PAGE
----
A 22x38 McCormick Deering all-steel threshing machine from abut 1930. The piece is in 100 percent original condition, including paint. An unusual piece to find in California, the thresher was hauled there from Iowa, where it had been stored in a barn for several years. 'Everything on it still works,' Tony says. 'You could hook up it up to belts and it would still work. This is one of my favorite pieces. I always wanted one of these ... getting it was a dream come true.'

The work is second nature to him now. Specializing in farm and farmstead collectibles, Tony holds weekly auctions in San Diego and Ramona. He also conducts appraisals for museums and individuals, and occasionally loans pieces for use in parades and film work. Recently, he's handled the auctions at the Tulare and Vista antique farm equipment shows.

That kind of exposure to the hobby has convinced him of one thing.

'The market for farm collectibles is still on the rise,' he says. 'It hasn't peaked at all. Every time we take a farm implement or a tool or a tractor to a sale, we see the prices increasing. I think that's true across country; actually, I think California is slower than the Midwest or back East. And tractors are really starting to take off ... they're finding their range. I think more people can afford a tractor and find room to store it, as opposed to a $50,000 classic car. You can get two tractors and put them in the garage for $1,000.'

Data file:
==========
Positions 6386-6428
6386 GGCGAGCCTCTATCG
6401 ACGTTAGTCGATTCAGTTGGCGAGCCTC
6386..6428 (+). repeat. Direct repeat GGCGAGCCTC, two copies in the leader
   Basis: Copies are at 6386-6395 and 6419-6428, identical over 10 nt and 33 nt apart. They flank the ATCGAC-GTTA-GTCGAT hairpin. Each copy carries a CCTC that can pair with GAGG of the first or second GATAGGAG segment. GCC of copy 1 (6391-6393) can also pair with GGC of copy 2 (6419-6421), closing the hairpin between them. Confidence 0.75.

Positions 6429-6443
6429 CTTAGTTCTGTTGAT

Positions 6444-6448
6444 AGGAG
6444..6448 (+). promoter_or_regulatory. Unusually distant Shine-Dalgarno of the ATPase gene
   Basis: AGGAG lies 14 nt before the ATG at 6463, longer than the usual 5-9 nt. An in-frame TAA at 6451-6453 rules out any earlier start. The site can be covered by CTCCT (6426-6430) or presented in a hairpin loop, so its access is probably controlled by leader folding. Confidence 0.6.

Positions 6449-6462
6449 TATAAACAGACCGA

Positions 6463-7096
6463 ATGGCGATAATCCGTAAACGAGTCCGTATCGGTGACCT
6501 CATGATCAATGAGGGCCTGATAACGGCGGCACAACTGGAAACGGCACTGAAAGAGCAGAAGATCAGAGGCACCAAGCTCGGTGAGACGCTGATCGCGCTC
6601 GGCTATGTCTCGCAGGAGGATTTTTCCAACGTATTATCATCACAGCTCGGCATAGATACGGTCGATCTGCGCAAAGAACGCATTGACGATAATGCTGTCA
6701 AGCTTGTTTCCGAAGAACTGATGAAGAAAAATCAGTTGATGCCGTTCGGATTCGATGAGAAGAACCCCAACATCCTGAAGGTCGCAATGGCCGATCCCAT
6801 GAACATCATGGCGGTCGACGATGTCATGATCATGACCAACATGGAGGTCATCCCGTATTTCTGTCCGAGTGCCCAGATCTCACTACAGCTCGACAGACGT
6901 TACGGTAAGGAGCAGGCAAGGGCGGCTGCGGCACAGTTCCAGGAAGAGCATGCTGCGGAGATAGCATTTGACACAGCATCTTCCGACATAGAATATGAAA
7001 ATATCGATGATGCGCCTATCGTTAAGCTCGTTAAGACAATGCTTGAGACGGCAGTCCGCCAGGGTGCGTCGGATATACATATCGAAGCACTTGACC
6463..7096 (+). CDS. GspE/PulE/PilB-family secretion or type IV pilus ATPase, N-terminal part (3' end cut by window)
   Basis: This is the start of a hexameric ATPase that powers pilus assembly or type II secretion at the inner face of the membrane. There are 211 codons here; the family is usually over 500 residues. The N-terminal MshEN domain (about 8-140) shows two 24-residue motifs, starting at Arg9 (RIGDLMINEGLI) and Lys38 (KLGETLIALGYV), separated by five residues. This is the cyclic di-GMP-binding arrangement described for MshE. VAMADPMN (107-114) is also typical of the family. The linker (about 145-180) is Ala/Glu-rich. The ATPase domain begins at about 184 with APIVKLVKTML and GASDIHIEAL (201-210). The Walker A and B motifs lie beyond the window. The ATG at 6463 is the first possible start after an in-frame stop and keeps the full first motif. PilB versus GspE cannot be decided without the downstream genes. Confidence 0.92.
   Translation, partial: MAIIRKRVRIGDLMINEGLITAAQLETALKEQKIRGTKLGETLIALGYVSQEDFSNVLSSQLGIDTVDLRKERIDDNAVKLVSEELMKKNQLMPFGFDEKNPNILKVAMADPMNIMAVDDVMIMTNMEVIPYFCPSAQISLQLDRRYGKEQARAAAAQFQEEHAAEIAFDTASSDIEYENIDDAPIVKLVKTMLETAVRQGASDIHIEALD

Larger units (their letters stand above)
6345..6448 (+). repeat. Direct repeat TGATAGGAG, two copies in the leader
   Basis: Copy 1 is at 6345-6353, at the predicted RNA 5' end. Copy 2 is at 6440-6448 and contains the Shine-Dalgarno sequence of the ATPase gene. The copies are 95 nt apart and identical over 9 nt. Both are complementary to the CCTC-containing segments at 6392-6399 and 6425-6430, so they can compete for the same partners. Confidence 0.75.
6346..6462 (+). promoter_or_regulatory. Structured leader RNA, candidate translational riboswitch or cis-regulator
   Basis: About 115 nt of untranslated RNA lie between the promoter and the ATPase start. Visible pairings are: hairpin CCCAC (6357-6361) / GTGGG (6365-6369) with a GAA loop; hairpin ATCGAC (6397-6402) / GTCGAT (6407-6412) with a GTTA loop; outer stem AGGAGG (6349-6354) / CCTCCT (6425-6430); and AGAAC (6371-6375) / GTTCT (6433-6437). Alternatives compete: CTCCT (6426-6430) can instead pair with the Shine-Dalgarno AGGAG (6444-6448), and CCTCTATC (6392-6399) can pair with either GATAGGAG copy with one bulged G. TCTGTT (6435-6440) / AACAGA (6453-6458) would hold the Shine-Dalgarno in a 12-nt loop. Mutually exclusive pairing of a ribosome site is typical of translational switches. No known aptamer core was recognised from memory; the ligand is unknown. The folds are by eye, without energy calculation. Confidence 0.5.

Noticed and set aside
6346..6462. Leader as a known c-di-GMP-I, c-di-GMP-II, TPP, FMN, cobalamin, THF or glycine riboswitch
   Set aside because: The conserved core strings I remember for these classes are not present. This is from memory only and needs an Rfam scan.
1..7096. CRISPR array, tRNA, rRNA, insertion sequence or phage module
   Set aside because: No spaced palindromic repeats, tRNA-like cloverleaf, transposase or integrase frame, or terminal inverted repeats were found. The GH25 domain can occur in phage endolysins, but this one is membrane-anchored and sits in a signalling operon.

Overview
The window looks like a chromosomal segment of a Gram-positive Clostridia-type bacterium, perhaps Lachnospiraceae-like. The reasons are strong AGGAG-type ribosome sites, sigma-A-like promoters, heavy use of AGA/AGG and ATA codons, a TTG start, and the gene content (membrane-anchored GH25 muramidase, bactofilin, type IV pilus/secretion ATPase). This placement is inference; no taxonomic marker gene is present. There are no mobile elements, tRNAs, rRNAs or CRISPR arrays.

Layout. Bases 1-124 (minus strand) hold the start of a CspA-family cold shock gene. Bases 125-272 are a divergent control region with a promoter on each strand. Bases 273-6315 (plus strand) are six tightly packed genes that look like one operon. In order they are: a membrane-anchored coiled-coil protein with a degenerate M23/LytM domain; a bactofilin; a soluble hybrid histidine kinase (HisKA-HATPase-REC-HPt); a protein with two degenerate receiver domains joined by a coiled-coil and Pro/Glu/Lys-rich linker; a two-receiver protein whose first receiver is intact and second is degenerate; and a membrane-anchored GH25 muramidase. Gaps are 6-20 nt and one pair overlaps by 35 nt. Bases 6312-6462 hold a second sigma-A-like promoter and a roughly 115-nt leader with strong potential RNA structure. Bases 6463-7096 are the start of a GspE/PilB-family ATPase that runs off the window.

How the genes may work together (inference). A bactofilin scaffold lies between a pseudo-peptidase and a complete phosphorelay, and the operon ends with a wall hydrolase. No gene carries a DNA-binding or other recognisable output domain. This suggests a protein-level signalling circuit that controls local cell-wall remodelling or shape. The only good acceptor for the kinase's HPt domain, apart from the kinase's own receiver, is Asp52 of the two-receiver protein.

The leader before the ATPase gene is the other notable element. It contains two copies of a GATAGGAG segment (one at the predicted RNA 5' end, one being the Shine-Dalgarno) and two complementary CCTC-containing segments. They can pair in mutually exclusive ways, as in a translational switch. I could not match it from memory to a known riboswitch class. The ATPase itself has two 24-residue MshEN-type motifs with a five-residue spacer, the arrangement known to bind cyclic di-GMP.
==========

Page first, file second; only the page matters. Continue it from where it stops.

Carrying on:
Tony's collection sprawls well beyond that 'two tractors in the garage' scenario. The Vallecito Mountains provide a dramatic A portion of Tony's model collection. He displays about 250 farm tractor toys accented by a variety of collectibles including signs, fobs, and medallions. backdrop for a huge collection of artfully arranged artifacts. Storage buildings are packed to the ceiling. He's interested in literally anything with any connection to farming, but he's drawn to pieces with handles and gearing. 'And I like tractors when things are attached to them,' he says. 'I use a lot of this stuff on the land. I plow and disk ... I like watching gears work; that's the fun of having it. It's just fun to run a tractor.'

Sooner or later, he says, 'an auction is inevitable here. I probably have enough for a three-day auction. But not yet. I'm having fun right now, too much fun. It's a hobby for me, not just a business. And there's no end in sight.'

'This model, with just the single front wheel, was made for just one year only,' Tony says of this 1935 Oliver Hart Parr Model 70 NF. 'It was converted to propane in about 1941.' The tractor originally featured a canvas seat, Tony says: he hung a feed bag on the frame. 'My tractors are all California tractors, original and unrestored. Some run, some are derelicts. I like them in original condition; I'm not into restoration. Faded paint, flat tires - as long as they are fairly complete I can detail them out some. I see restored and 'Expo' quality tractors all the time. I just happen to like mine lined up near a fence row or sitting in a field or under the lean-to, pretty much the way they were left all those years ago.'